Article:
It’s becoming more and more rare for customers to walk into a fast food restaurant and order individual meal components off the menu. Why do that when you can just order a #4 and get the sandwich, fries and drink together? It makes sense, but a new study says our penchant for buying bundled meals is causing us to eat more than we should.
The researchers presented asked subjects to select meals from several menus, some featuring a la carte-only options and others with both a la carte and combo meals.
The study, published in the Journal of Public Policy & Marketing, claims that consumers presented with both options are much more likely to buy bundled mealsbecause they perceive the combo meal to be a better value, even if it’s not.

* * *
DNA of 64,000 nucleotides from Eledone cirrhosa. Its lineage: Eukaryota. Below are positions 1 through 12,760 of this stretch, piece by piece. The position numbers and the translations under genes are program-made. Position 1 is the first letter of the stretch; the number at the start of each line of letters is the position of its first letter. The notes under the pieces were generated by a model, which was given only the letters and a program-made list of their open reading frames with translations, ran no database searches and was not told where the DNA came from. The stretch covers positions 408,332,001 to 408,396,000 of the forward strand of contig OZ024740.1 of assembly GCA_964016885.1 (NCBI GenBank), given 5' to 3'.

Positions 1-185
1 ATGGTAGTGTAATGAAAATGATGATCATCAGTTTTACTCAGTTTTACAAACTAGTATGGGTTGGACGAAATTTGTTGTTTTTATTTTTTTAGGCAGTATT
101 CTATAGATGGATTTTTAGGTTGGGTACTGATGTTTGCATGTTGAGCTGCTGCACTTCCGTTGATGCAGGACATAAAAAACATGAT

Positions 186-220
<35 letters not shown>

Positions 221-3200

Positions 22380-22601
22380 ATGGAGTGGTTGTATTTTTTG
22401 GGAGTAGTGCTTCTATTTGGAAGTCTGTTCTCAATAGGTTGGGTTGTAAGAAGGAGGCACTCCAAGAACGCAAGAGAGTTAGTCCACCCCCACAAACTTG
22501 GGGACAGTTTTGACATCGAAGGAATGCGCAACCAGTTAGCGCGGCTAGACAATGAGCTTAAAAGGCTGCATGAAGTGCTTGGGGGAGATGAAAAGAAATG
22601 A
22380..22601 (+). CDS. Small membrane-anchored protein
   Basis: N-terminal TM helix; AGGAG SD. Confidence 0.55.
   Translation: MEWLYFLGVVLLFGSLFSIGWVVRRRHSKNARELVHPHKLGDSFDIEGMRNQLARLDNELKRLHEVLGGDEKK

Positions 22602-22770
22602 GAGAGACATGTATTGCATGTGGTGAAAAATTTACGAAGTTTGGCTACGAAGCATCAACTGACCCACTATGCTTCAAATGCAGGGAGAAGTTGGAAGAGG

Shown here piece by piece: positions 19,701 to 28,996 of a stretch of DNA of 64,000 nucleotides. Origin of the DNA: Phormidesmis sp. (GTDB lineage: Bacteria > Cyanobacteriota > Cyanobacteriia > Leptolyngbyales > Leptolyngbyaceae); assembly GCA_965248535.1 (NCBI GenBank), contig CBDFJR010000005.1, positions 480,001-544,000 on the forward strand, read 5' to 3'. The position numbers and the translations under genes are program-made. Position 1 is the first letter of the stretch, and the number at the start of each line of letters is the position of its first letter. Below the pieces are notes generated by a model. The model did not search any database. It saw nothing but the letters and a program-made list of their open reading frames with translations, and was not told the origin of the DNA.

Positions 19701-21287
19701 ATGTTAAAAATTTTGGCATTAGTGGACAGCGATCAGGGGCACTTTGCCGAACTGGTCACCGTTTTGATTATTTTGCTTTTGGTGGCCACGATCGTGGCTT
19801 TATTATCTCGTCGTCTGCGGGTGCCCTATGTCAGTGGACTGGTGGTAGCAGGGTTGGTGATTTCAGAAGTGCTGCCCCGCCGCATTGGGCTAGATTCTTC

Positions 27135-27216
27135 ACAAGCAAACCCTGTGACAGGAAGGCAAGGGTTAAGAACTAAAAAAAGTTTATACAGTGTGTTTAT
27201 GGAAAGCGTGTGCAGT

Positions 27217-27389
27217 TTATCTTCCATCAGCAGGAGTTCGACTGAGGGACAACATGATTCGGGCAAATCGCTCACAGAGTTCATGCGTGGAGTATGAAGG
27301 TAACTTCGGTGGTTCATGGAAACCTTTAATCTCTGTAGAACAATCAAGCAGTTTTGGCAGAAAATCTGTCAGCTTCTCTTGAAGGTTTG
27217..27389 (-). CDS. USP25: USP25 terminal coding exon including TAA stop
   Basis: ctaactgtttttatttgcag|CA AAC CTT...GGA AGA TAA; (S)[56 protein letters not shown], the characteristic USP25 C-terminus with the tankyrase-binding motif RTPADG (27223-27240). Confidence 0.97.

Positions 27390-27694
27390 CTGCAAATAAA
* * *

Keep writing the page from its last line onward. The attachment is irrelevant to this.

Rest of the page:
Additionally, the researchers claim that subjects generally ordered meals with fewer calories when ordering a la carte.
From QSR Magazine:
15 percent of participants who didn’t order fries in an a la carte-only setting chose to order a bundled meal with medium fries when offered, which was a 380-calorie increase.
Further, 26 percent of participants who chose the small fries option from the a la carte-only menu chose a bundled meal with medium fries when offered, a 150-calorie increase.
“When people bundle, they end up choosing a meal with a lot more calories,” says one of the study’s authors, a professor at the esteemed University of Virginia (Go ‘Hoos!) “Over the entire population, if you look at what’s the average impact for a consumer when a bundle is offered, it’s at least an extra 100 calories. That can make a big difference.”
A VP at El Pollo Loco tells QSR Magazine that they recently tested menu boards without combo meals to see if calorie-minded consumers would prefer them, “But the results were overwhelmingly positive toward combo meals in terms of how guests rated their order experience and the value of their purchase.”
Yes, Consumers Want Fries with That [QSRmagazine.com]